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Letters to the Editor   |    
Protecting Psychiatrists’ Reputations on the Internet
Alan A. Stone, M.D.; Paul S. Appelbaum, M.D.
Am J Psychiatry 2012;169:991-991. doi:10.1176/appi.ajp.2012.12050623
View Author and Article Information

Dr. Appelbaum has equity in the Classification of Violence Risk program (COVR, Inc.). Dr. Stone reports no financial relationships with commercial interests.

Cambridge, Mass.
New York, N.Y.

Accepted June , 2012.

To the Editor: The reputation of physicians is now at risk on the Internet. Dr. Gabbard’s clinical case conference in the May issue (1) provides a striking example. A resident providing good clinical care seems helpless to protect his professional reputation in the face of critical web postings by the patient’s mother, becoming a victim of “the Internet era.” Dr. Gabbard suggests that guidelines on “how to respond to [such] attacks should be developed.” We would like to offer some ideas about how to begin that process.

Although there are services (e.g., emerit.biz [2]) that offer to help doctors establish and protect their reputation by being proactive, these entities apparently have no effective remedy against negative postings. Indeed, one web site has a “wall of shame” that lists physicians who have tried to prevent postings of negative comments (3). Sites are protected by federal law against suits for defamation, and anecdotal evidence indicates that physicians who initiate legal action against the posting individual are likely to make matters worse.

It seems to us that this is a problem that requires some institutional remedy; self-help is apparently unavailing. What can the aggrieved psychiatrist ethically do given the constraints of confidentiality? Confidentiality is waived when ethics complaints or malpractice suits are initiated by patients; psychiatrists have the right to defend themselves. Perhaps an attack on the Internet might be considered to constitute a “limited waiver.” As in this case, it was ethically appropriate, even without consent or a waiver, to have a clinical case conference and to publish what we take to be a disguised (unidentifiable) account. We suggest the creation of an Internet ombudsman—a mental health professional not involved in the care of the patient or the family. An aggrieved psychiatrist acting under the partial waiver and the accepted practice of consulting a colleague would identify the derogatory posting. The ombudsman would review the patient’s care and the posting and when appropriate would go to the web site and post a limited response (e.g., “I have reviewed this posting in my capacity as ombudsman [for the clinic, for the hospital, for the medical school, for the District Branch of APA] and am of the opinion that this posting misrepresents the quality of the clinical care provided by the doctor.” In the Internet age, it may well become necessary for every organized mental health setting to have a page on their website to which the ombudsman could refer those accessing the derogatory posting for further information about the psychiatrist and the provision of treatment.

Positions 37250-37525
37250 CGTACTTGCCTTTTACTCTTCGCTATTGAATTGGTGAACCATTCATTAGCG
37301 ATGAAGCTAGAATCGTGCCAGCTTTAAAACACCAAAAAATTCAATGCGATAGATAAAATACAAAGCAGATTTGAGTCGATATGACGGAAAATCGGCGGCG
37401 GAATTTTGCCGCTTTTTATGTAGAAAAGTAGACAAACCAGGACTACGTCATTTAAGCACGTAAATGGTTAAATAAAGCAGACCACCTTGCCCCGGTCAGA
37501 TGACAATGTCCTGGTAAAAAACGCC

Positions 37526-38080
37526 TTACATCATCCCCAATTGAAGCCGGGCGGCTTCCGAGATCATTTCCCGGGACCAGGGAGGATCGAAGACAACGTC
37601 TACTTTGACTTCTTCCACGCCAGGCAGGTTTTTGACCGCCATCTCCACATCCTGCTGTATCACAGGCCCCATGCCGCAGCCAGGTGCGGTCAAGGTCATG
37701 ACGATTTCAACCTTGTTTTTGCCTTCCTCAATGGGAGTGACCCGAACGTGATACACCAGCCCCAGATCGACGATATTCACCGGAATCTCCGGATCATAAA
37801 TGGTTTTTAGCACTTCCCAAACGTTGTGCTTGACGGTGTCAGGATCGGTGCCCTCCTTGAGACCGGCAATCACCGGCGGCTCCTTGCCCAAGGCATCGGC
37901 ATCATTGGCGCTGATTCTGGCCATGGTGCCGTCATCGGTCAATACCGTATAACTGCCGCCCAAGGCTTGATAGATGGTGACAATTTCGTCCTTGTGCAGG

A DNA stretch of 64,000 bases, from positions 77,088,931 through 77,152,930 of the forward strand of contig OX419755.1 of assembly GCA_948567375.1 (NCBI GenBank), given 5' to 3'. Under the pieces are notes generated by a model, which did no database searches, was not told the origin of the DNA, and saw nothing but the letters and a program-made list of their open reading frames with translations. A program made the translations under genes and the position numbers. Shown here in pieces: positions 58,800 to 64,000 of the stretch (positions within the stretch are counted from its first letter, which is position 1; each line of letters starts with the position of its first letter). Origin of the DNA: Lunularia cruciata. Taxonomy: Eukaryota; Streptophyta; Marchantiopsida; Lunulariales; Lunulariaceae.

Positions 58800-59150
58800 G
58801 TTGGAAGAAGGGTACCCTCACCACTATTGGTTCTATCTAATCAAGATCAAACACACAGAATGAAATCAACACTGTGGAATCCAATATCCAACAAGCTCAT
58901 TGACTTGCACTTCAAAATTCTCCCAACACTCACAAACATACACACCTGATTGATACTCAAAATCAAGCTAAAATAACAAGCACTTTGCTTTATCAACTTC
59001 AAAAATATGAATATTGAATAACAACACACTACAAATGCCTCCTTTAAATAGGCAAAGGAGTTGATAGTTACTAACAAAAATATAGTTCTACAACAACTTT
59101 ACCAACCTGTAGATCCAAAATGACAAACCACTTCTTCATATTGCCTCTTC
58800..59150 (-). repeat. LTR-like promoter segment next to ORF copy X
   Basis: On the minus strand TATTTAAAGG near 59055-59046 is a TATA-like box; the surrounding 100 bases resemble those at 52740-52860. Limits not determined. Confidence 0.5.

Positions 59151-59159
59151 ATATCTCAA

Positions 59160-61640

In this case report, the postings included “antipsychiatry” material. In responding to these allegations, an institutional site might do a service not only for aggrieved psychiatrists but for the entire profession. These are tentative suggestions, but one thing is clear: one cannot deal with the challenges of the Internet without becoming part of it.

Gabbard  GO:  Clinical challenges in the Internet era.  Am J Psychiatry 2012; 169:460–463
[CrossRef] | [PubMed]
 
Medical Justice. http://emerit.biz
 
RateMDs Inc. www.rateMDs.com
 
References Container
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References

Gabbard  GO:  Clinical challenges in the Internet era.  Am J Psychiatry 2012; 169:460–463
[CrossRef] | [PubMed]
 
Medical Justice. http://emerit.biz
 
RateMDs Inc. www.rateMDs.com
 
References Container
+
+

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